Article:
Time: 9:00 am to 10:15 am

Location: Oregon Convention Center, Level 1

Title: The PushMePullMe of Advising Lit Journals: Publishing While Getting Published

Panelists: John Schulze, Pauls Toutonghi, Daryl Brown, Jeff Newberry, Marianne Kunkel

Description: Five experienced undergraduate literary journal advisors share strategies for providing quality experiential learning opportunities for their students within the editing and publishing field, developing the time-management skills necessary for timely publication, maintaining their own publishing schedule, and leveraging their roles as advisors when it comes to academic appointments, promotion, and tenure.

Time: 10:30 am to 11:45 am

Location: Zachary A. Doss Memorial Stage, Sponsored by USC, Exhibit Hall, Oregon Convention Center, Level 1

Title: Timely vs. Timeless: How to Balance a Hot Topic vs. Creating Timeless Literature.

Panelists: Susan Choi, Tanya Selvaratnam, Sharma Shields, Julie Buntin

Description: How does the writing process change when the subject matter you chose long ago is suddenly all over the news? Three authors, each with forthcoming books rooted in the past, will discuss the process of writing stories anchored in time when elements of their stories becomes startlingly fresh. How do we tell stories about women, about war, about assault, about prejudice, in a time when such ideas are under present-day scrutiny? Tanya Selveratnam will moderate as each author discusses her unique methods of dealing with current events as they pertain to timeless stories.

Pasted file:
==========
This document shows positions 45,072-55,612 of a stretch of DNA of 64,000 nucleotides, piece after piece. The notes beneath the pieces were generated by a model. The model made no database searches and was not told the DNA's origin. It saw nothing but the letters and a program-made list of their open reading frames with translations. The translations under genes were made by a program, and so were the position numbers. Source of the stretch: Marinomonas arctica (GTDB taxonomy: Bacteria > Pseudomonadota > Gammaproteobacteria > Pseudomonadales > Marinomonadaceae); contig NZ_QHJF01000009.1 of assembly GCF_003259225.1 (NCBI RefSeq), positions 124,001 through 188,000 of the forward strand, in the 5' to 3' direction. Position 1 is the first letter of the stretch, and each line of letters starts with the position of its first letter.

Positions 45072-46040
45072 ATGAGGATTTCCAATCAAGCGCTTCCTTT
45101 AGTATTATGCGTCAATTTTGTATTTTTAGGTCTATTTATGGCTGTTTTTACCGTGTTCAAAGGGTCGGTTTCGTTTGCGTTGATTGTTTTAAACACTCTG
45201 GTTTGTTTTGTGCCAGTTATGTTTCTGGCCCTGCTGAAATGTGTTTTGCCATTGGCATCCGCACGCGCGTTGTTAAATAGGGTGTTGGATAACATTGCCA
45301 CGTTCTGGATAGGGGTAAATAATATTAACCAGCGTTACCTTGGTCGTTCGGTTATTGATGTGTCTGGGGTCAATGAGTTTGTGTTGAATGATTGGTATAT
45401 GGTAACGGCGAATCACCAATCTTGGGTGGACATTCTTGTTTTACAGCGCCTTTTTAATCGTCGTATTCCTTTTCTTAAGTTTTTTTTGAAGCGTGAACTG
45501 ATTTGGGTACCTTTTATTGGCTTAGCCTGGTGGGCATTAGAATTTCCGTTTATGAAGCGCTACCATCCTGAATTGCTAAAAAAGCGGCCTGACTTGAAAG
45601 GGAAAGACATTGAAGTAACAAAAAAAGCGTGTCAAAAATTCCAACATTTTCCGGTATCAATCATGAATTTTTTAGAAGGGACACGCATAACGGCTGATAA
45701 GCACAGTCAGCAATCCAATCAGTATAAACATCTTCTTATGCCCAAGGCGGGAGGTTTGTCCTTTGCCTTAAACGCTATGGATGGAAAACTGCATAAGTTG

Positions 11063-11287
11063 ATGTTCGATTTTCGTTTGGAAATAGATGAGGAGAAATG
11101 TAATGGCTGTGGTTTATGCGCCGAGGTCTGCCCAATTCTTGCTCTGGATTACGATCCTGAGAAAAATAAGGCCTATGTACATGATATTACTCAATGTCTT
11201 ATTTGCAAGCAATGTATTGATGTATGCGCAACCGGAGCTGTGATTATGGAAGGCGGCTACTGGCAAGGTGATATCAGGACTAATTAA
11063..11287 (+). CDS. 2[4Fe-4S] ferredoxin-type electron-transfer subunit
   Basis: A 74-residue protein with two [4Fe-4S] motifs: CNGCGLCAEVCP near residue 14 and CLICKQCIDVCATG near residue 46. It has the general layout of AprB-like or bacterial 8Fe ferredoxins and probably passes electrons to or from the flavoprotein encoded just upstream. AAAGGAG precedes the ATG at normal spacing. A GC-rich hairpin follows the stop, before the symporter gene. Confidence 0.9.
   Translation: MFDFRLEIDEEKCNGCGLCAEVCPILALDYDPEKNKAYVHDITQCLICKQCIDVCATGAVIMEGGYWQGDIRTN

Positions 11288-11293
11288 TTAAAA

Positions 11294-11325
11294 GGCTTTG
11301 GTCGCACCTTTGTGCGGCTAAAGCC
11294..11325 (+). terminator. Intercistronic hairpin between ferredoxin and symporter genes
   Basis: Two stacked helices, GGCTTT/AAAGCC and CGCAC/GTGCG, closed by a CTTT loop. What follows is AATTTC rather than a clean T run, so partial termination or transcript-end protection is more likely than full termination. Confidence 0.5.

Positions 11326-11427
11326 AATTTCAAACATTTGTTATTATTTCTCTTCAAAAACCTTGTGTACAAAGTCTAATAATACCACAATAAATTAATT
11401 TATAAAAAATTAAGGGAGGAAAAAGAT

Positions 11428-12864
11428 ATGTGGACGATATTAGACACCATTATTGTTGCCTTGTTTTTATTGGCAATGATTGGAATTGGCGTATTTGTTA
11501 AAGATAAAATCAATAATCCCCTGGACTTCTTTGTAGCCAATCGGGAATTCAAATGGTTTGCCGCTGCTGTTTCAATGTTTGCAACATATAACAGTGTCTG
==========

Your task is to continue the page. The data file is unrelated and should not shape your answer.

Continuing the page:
Time: 10:30 am to 11:45 am

Location: Oregon Convention Center, Level 1

Title: Tell Me a Story: Getting a Debut Collection Published

Panelists: Matthew Lansburgh, Kali Fajardo-Anstine, Ivelisse Rodriguez, R.L. Maizes, Clare Beams

Description: It’s well known that short story collections can be difficult to publish, yet several avenues exist, as do strategies for making collections stand out. Authors of debut collections discuss the pros and cons of publication through contests, independent publishers, and big five publishers, as well as how to approach each one. The panelists examine ways to make a collection as strong as it can be through, among other things, story selection, sequencing, and themes.

Time: 12:00 pm to 1:15 pm

Location: Portland Ballroom 251, Oregon Convention Center, Level 2

Title: Real Women Talk Dirty: Feminisms of Sex in Fiction.

Panelists: Merritt Tierce, Debra Monroe, Mary Ann Mohanraj, Nalo Hopkinson, Claire Vaye Watkins